Contesting the Weaponization of Arizona-Sonora Borderlands

Lectures & Discussions
Wednesday, April 19, 2017
Room Information
Fellows Hall 208
Campus Location

In the context of heightened border enforcement associated with prevention through deterrence policies applied to the U.S.-Mexico border since 1993, this talk examines the dialectic between militarized policing employed by the state and community-based strategies developed by Mexican and Central American migrants to survive and resist a highly militarized US-Mexico border. As a multi-faceted activist ethnography, it explores the weaponization of the Arizona Sonora borderlands through three mechanisms: a material weapon that takes the form of a dangerous and deadly desert, a legal weapon manufactured through the selective use of the criminal justice system to punish people in transit for entering or re-entering the country without proper documentation, and a psychosocial weapon that acts on the minds and spirits of migrants and their families as people are disappeared both permanently (in the desert) and temporarily (in detention centers).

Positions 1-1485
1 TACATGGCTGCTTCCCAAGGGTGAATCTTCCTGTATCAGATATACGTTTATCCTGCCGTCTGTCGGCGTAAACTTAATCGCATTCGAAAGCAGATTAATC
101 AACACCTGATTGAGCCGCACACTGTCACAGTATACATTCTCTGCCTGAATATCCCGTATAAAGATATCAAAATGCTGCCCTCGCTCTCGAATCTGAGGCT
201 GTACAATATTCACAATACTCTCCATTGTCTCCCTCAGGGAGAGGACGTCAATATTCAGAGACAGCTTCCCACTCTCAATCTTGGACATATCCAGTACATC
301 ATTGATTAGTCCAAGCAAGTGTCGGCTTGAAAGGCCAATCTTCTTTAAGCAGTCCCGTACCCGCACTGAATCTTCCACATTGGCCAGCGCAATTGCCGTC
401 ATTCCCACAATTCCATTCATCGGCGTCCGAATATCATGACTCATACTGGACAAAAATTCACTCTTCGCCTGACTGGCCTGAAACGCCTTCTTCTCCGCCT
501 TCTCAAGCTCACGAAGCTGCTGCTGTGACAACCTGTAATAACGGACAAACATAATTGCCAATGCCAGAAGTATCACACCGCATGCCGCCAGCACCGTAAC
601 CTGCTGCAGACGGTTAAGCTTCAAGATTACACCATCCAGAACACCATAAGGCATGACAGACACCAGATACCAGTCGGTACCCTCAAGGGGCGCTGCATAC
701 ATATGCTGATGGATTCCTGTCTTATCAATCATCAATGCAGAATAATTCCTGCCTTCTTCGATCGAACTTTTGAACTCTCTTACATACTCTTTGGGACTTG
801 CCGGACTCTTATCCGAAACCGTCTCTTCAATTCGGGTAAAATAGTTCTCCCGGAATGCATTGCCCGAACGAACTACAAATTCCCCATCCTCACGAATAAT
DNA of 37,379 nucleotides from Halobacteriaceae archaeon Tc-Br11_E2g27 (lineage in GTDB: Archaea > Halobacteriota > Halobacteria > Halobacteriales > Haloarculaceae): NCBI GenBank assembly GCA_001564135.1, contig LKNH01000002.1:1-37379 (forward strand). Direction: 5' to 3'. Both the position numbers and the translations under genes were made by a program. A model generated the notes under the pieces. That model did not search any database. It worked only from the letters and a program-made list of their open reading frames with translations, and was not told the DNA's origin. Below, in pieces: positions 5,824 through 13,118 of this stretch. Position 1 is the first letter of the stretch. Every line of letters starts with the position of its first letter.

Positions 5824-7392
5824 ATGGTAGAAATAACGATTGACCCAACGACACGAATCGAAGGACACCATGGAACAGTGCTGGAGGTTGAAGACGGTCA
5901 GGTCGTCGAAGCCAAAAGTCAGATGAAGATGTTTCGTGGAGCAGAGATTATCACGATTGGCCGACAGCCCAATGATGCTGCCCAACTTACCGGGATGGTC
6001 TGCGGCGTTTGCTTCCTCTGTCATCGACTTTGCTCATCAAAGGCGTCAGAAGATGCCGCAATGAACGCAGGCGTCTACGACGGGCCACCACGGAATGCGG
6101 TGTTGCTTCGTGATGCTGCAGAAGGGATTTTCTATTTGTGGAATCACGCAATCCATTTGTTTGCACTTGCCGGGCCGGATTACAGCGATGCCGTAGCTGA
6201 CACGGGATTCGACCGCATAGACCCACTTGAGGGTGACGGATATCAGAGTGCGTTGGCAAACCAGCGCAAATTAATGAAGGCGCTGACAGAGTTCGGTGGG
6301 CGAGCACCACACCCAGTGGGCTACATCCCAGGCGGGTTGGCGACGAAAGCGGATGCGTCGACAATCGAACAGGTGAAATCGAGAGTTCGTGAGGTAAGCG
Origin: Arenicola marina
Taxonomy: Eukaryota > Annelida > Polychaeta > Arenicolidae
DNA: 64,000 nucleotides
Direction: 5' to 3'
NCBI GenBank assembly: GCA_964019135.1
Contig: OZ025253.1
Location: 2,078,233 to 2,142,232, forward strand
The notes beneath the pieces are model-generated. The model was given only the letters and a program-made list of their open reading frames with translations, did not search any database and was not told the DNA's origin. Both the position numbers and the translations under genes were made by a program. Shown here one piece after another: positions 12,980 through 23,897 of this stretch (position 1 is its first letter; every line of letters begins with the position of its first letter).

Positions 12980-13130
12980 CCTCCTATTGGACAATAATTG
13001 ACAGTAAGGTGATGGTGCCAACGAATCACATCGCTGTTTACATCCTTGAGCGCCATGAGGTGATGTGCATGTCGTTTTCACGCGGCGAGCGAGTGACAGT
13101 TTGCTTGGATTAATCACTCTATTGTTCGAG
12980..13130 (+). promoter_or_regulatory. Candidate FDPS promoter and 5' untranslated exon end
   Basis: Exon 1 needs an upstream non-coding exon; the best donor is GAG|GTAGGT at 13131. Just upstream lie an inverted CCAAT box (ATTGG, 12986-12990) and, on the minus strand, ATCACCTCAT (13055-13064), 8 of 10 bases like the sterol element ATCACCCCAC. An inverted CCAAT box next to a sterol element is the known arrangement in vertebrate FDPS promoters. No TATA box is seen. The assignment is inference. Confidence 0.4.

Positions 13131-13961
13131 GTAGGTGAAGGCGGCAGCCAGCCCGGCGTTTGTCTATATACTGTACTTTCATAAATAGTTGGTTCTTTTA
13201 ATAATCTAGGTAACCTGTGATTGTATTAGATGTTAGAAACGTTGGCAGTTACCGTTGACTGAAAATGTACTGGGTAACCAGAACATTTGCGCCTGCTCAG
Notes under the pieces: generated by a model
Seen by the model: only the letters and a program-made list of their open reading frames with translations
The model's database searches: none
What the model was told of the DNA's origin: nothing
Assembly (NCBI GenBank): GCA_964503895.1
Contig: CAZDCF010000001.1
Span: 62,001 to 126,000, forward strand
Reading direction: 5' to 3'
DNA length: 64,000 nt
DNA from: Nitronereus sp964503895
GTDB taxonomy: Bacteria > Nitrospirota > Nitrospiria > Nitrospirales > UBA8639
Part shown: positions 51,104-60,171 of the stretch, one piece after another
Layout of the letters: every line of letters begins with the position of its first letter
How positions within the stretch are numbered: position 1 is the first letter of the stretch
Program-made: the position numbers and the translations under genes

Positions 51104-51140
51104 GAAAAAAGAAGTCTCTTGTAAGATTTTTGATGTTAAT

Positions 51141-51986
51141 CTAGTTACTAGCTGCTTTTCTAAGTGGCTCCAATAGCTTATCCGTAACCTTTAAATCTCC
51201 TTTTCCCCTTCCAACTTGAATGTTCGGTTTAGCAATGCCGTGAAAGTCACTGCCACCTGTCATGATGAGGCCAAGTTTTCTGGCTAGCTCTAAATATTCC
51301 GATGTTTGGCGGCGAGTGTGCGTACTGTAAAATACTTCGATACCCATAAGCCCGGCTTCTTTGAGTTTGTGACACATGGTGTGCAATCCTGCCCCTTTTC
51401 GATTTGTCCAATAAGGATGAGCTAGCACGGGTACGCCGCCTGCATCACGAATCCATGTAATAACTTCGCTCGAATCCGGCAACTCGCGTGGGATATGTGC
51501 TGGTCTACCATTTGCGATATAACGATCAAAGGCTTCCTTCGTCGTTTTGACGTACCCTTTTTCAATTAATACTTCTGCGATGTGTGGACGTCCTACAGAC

Posted Date 
Thursday, April 13, 2017

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